Clin Exp Emerg Med.  2020 Sep;7(3):144-149. 10.15441/ceem.19.081.

Use of ultra-low cost fitness trackers as clinical monitors in low resource emergency departments

  • 1Department of Emergency Medicine, Beth Israel Deaconess Medical Center, Harvard Medical School, Boston, MA, USA


In low resource hospitals, strained staffing ratios and lack of telemetry can put patients at risk for clinical deterioration and unexpected cardiac arrest. While traditional telemetry systems can provide real-time continuous vital signs, they are too expensive for widespread use in these settings. At the same time, developed countries such as the United States have been increasingly utilizing remote monitoring systems to shift patient care from hospital to home. While the context is dramatically different, the challenge of monitoring patients in otherwise unmonitored settings is the same. At-home monitoring solutions range from highly comprehensive and expensive systems to inexpensive fitness trackers. In the field of global health, the adoption of this technology has been somewhat limited. We believe that low cost fitness trackers present an opportunity to address the challenge of vital sign monitoring in resource-poor settings at a fraction of the cost of existing technical solutions.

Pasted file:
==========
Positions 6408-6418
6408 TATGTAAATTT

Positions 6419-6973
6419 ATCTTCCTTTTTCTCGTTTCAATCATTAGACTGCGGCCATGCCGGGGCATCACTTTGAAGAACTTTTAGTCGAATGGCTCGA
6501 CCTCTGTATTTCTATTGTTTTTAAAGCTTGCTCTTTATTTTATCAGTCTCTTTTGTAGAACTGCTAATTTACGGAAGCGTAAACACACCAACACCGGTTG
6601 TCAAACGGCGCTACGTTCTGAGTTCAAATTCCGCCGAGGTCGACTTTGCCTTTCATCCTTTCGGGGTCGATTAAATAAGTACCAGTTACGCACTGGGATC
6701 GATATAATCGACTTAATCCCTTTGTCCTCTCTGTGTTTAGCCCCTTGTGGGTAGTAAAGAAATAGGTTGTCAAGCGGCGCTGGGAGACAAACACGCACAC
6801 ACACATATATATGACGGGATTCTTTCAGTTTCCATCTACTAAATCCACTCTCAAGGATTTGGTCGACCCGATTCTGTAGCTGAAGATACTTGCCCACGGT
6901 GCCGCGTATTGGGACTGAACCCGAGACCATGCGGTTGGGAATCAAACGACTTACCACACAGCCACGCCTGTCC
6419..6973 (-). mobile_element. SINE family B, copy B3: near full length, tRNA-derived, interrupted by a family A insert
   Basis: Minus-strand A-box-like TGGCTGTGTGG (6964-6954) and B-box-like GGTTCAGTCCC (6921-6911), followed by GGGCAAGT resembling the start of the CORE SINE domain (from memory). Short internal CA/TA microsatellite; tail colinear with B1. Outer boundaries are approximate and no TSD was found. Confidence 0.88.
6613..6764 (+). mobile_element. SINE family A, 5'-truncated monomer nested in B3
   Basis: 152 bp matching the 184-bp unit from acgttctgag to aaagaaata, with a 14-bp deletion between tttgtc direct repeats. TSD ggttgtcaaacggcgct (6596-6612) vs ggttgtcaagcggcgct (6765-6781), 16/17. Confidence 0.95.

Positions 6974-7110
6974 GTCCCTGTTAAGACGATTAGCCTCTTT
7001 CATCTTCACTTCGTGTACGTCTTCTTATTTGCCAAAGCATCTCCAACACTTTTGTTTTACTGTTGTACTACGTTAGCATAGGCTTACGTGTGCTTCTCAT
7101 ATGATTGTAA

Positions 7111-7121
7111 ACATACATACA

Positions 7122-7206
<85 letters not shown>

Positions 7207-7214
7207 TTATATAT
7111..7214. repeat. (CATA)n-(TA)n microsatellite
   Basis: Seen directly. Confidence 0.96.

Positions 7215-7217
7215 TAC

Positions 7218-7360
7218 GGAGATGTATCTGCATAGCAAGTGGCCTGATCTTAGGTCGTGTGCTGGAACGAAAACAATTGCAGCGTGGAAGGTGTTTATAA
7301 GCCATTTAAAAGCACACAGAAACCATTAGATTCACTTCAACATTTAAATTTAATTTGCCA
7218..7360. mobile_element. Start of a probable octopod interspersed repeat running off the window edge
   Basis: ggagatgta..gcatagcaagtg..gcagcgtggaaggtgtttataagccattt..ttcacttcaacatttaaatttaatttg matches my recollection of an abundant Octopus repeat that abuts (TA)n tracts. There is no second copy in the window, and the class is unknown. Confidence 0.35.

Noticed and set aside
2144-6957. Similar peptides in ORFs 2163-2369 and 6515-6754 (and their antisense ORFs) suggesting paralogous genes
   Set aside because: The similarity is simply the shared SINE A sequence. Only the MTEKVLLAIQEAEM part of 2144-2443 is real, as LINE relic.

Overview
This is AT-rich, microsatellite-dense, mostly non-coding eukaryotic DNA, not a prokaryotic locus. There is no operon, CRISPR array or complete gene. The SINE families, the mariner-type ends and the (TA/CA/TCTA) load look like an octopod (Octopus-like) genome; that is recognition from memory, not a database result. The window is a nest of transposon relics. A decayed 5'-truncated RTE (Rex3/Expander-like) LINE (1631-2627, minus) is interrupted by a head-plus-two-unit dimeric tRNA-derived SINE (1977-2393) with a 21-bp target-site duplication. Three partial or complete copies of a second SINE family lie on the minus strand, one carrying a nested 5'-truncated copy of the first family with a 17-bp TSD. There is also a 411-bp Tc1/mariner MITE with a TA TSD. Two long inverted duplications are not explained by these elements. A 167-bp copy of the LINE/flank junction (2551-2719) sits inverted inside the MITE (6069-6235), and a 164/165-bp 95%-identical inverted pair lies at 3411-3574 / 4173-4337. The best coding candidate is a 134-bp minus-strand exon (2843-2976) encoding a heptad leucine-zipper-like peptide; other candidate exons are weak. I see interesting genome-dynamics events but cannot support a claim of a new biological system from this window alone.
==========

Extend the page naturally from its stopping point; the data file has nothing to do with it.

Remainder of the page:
Telemedicine; Monitoring, physiologic; Fitness trackers; Internet of Things; Global health
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